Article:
Twitter’s recommendation algorithm opens platform to manipulation, bot attacks, researcher finds

Twitter's source code apparently revealed how it's possible to game the company's software to reduce access to specific accounts.
Tesla CEO Elon Musk smiles as he addresses guests at the Offshore Northern Seas 2022 (ONS) meeting in Stavanger, Norway on August 29, 2022. (Photo by CARINA JOHANSEN/NTB/AFP via Getty Images)

Just three days after Twitter released a portion of its source code online that included the app’s recommendation algorithm, a security researcher found that attackers could manipulate the software to effectively silence specific accounts on the social media platform.

An Argentine developer flagged the issue on the software hosting service GitHub on April 1 after Twitter made the code public in a pair of repositories on the site. “The current implementation allows for coordinated hurting of account reputation without recourse,” the developer wrote.

As a result, the nonprofit Mitre Corporation assigned portions of Twitter’s code a common vulnerabilities and exposure, or CVE, designation based on the way attackers could target specific accounts to diminish their exposure on the platform. It’s not clear who submitted the CVE to the Mitre database, and the company would not identify whoever submitted it for review, per company policy.

The CVE, which is a designation that the information security community uses to identify and track publicly disclosed software flaws, notes that Twitter’s current recommendation algorithm “allows attackers to cause a denial of service (reduction of reputation score) by arranging for multiple Twitter accounts to coordinate negative signals regarding a target account, such as unfollowing, muting, blocking, and reporting, as exploited in the wild in March and April 2023.”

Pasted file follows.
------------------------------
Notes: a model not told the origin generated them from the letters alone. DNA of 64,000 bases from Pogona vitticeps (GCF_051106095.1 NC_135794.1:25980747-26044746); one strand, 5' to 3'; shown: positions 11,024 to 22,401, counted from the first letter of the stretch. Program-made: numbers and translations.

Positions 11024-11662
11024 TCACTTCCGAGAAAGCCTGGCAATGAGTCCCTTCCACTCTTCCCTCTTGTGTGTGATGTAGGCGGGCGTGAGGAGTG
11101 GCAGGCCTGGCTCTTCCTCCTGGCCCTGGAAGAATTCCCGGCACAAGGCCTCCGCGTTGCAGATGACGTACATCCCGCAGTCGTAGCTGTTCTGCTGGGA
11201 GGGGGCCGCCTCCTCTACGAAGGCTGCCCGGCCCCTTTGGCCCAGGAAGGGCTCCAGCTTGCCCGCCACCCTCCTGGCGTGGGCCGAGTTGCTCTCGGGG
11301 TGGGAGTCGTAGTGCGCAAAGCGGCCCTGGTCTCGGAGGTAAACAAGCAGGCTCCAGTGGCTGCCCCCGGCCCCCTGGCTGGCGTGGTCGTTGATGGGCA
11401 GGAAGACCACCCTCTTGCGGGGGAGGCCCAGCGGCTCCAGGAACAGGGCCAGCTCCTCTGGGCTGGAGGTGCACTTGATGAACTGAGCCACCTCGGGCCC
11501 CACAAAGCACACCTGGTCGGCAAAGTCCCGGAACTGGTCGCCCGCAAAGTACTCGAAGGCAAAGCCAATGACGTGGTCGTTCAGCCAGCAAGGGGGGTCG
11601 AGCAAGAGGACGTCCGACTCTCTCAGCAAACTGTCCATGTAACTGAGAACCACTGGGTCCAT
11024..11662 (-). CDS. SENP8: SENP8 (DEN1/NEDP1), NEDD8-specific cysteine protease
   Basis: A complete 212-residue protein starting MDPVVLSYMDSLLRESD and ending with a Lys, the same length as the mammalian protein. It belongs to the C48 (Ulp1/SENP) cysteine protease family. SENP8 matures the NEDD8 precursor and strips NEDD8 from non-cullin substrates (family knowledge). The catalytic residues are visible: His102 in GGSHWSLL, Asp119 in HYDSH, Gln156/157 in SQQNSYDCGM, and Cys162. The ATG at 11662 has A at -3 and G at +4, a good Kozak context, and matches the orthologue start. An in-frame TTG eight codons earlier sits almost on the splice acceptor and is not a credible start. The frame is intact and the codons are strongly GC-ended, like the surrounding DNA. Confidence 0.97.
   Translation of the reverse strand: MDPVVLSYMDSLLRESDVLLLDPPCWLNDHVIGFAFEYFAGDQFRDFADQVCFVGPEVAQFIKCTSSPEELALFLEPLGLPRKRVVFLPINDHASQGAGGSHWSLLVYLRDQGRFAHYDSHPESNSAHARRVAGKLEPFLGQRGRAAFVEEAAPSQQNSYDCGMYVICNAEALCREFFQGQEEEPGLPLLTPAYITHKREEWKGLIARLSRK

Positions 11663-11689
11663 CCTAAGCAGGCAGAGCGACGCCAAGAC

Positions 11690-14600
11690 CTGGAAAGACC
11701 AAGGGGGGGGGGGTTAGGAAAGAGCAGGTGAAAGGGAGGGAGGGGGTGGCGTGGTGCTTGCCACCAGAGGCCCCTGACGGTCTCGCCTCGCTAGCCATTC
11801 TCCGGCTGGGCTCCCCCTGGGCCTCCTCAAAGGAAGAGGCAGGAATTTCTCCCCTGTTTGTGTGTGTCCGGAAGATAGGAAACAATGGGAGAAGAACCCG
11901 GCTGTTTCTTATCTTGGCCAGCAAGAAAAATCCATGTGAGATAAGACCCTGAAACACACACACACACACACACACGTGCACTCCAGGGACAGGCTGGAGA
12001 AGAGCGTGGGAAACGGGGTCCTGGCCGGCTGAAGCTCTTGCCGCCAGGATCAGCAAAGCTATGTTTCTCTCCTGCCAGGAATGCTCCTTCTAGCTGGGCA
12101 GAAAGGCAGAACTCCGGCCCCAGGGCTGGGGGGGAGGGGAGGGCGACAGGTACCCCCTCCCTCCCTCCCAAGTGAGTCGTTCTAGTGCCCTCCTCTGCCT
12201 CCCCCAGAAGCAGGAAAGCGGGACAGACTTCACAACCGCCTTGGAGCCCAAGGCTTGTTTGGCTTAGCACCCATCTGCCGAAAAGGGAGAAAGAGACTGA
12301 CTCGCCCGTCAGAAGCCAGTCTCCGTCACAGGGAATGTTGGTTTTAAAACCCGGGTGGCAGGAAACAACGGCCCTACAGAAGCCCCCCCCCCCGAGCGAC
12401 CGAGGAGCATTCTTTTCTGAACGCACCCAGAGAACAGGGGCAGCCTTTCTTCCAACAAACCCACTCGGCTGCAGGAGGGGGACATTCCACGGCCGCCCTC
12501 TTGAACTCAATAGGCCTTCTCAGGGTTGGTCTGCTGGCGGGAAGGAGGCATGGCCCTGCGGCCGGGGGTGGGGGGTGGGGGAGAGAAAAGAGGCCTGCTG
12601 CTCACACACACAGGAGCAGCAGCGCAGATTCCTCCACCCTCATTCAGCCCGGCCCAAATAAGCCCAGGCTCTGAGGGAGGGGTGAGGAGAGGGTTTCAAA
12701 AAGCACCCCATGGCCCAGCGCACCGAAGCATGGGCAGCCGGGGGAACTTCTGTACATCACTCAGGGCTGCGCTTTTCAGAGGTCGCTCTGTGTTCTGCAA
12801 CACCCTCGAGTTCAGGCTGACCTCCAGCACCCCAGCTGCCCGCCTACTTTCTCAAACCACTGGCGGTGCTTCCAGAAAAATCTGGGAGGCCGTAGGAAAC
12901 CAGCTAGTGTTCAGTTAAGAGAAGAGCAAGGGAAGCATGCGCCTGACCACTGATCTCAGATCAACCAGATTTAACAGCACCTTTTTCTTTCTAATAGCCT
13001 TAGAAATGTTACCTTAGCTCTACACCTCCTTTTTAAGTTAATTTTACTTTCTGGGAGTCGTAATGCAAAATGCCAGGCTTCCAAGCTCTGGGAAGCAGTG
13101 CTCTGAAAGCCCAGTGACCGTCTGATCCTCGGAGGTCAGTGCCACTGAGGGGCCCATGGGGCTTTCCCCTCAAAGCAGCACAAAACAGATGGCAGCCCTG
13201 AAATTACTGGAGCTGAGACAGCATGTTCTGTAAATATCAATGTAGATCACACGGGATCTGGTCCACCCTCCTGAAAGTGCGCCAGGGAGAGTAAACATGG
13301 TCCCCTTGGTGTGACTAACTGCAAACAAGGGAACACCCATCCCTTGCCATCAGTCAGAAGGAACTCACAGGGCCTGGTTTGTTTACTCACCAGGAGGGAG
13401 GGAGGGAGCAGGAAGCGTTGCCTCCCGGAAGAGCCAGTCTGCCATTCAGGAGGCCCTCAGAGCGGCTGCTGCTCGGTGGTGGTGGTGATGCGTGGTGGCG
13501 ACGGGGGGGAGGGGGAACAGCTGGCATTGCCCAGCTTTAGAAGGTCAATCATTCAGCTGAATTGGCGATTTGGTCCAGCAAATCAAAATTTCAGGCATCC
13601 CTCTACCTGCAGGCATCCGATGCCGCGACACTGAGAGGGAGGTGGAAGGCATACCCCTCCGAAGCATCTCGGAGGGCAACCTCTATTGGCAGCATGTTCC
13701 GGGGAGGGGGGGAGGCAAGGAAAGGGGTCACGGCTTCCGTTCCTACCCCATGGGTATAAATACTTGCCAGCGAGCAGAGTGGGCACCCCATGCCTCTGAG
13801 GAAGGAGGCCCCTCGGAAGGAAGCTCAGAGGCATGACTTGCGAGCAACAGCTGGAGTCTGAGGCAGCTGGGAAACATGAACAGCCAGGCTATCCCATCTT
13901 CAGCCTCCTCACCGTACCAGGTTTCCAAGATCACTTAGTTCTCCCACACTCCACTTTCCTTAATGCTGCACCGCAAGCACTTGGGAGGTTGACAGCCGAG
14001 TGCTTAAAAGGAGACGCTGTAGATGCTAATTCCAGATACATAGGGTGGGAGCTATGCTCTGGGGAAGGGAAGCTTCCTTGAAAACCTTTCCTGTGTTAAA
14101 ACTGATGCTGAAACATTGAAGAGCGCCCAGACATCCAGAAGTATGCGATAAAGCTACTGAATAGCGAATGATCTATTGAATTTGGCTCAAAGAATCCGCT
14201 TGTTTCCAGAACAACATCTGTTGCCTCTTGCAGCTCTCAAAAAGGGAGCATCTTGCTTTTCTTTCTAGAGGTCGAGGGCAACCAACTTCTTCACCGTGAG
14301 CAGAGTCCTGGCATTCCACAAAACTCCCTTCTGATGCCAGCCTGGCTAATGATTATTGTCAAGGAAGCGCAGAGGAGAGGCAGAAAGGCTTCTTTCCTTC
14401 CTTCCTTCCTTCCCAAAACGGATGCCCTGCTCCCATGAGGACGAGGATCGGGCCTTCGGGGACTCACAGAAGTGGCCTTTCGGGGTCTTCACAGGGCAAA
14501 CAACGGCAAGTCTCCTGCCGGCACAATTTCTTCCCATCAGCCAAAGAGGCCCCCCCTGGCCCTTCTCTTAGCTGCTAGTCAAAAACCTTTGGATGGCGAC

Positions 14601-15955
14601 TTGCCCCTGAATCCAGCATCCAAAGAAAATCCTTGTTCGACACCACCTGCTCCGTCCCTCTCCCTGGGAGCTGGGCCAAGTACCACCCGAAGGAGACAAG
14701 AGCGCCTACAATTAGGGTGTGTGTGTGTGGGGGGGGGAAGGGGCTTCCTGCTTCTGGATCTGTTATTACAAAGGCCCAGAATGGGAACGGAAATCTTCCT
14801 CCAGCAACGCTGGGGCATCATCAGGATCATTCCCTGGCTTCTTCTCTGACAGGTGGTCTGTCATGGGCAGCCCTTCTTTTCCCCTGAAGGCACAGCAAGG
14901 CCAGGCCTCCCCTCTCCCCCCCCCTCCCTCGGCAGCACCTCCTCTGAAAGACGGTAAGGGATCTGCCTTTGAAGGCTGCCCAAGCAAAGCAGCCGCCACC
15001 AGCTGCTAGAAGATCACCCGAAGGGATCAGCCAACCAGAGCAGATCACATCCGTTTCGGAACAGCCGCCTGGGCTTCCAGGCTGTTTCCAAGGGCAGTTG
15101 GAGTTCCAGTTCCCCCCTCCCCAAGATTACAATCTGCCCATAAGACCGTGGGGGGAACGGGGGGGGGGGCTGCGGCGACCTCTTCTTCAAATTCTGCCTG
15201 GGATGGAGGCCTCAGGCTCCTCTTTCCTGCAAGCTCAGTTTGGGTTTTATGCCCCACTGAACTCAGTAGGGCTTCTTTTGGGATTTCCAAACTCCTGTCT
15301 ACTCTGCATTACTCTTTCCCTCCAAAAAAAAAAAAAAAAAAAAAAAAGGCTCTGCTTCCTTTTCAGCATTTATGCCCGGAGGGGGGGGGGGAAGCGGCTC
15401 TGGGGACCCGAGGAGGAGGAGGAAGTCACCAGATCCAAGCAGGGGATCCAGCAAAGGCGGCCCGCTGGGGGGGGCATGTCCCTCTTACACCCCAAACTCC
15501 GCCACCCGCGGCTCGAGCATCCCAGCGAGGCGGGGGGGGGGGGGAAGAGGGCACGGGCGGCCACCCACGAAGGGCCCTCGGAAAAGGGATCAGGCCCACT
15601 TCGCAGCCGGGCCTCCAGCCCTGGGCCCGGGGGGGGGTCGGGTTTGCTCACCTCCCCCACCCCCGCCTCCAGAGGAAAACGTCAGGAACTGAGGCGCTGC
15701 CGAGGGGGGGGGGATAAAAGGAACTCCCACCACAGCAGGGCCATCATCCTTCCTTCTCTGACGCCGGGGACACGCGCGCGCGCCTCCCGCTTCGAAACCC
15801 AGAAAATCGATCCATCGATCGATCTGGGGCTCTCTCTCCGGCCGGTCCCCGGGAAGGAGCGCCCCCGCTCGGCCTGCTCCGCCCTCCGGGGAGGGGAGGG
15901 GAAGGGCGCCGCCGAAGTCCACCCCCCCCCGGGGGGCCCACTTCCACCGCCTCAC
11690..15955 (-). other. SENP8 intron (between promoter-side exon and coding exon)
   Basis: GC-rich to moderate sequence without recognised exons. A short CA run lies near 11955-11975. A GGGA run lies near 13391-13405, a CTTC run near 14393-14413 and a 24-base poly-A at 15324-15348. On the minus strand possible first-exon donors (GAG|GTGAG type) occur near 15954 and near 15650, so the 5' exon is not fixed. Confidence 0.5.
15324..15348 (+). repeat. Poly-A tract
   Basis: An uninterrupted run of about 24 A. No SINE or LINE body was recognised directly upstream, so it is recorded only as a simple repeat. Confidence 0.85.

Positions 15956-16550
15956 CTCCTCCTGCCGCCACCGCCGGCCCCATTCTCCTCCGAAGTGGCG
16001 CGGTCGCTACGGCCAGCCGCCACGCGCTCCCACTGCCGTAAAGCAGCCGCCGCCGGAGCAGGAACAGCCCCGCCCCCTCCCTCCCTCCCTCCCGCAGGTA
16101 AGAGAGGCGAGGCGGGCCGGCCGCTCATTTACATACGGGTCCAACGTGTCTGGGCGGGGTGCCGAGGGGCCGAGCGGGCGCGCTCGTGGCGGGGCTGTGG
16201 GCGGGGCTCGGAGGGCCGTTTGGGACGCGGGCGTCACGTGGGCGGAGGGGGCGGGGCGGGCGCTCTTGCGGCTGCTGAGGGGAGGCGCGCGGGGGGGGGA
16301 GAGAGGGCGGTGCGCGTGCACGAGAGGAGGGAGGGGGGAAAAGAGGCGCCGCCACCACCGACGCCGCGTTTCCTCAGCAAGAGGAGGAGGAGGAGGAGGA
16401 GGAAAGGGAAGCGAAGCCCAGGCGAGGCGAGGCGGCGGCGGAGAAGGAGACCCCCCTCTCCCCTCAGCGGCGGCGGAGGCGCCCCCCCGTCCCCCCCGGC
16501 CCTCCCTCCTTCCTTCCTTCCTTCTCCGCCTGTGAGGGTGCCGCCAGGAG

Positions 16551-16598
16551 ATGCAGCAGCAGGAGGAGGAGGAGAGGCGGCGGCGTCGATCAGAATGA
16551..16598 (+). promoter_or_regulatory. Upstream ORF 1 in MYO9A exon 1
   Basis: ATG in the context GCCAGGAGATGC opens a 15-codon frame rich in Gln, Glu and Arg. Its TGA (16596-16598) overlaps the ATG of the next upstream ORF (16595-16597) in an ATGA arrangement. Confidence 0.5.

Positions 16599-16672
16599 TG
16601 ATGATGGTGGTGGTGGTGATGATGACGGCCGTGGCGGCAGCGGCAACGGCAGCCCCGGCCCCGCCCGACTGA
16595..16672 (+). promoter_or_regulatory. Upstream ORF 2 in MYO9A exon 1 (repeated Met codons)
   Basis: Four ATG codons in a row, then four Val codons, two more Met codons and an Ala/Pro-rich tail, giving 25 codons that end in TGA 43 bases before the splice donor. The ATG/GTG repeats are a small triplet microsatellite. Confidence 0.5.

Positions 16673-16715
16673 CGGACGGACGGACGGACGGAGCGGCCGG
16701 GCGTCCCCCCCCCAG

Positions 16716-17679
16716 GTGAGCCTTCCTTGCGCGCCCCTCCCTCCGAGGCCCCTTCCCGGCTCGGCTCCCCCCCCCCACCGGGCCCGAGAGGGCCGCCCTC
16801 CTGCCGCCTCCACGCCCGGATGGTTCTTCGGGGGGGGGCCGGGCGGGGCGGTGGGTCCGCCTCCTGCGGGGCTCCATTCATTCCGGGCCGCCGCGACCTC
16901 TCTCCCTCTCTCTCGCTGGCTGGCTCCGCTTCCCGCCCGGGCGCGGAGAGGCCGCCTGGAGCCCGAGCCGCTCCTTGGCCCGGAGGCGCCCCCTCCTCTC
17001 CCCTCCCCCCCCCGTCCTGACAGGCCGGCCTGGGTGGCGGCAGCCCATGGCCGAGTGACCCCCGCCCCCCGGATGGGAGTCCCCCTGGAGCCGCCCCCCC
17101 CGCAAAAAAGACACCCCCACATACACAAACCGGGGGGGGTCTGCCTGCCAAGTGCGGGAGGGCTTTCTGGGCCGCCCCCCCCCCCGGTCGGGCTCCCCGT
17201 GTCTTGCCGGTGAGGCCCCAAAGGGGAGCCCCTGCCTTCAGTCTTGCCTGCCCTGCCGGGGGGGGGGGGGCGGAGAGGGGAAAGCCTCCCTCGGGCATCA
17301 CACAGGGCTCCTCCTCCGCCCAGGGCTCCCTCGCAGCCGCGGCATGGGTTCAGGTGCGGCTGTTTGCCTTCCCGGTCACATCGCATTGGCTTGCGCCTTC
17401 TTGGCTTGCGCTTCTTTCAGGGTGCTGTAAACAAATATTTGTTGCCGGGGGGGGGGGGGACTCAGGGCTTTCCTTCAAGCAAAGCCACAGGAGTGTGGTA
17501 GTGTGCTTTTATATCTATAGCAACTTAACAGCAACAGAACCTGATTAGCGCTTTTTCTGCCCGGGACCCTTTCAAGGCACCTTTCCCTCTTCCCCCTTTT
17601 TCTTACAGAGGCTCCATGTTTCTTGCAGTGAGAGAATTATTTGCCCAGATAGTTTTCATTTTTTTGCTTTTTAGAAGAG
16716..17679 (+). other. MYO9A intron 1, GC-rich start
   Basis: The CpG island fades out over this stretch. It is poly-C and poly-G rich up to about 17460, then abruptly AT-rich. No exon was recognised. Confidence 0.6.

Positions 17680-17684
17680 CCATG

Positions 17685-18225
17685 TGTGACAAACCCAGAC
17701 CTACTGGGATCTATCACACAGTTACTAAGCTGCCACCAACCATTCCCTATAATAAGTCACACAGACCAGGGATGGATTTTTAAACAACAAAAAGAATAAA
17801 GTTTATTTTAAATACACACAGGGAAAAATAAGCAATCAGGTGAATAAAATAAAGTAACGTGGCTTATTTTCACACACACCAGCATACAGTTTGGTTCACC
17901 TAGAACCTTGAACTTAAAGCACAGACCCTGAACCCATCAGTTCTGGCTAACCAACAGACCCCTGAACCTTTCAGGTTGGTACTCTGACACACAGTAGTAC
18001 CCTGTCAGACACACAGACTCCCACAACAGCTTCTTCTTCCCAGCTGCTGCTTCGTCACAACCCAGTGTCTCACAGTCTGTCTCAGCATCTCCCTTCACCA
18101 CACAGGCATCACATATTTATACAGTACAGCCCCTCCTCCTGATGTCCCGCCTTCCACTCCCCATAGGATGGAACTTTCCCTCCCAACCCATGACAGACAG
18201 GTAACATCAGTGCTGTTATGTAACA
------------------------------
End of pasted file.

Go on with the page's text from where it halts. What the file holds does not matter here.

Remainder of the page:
On the same day the Argentine developer flagged the issue, a Twitter user by the name of “el gato malo” pointed out essentially the same issue, noting that “this is how the botnet/activist armies are crushing accounts.” The user tagged Twitter owner Elon Musk with a suggestion that only “blue check mutes/blocks/reports” should count. Musk replied, asking who was behind the botnets. “Million dollar bounty if convicted,” Musk wrote, although it’s not clear what “convicted” means in this context.

Twitter has disbanded its press team and immediately responded to a request for comment about the CVE and algorithm issue with: “💩”.

In an unsigned blog posted to the company’s website last week, Twitter said releasing the code was “the first step in a new era of transparency,” and that as “the town square of the internet, we’re ultimately doing this to foster transparency and build trust with our users, customers, and the general public.”

Musk later said in a Twitter Spaces session that the release “is going to be quite embarrassing, and people are going to fine a lot of mistakes, but we’re going to fix them very quickly,” according to TechCrunch. He added that the company is “aspiring to the great example of Linux as an open source operating system,” where exploits could be found but “the community identifies and fixes those exploits.”

There are nearly 650 CVEs that mention some kind of algorithm in the National Institute of Standards and Technology database that mirrors the CVE database operated and maintained by the Mitre Corporation. Social media-related CVEs have been assigned in the past, a Mitre representative told CyberScoop Tuesday, including CVE-2022-46405 and CVE-2022-48364, which both have to do with the Mastodon service.


Updated, April 4, 2023: This story has been updated with information from Mitre Corporation regarding previous social media-related CVEs and its privacy policy.

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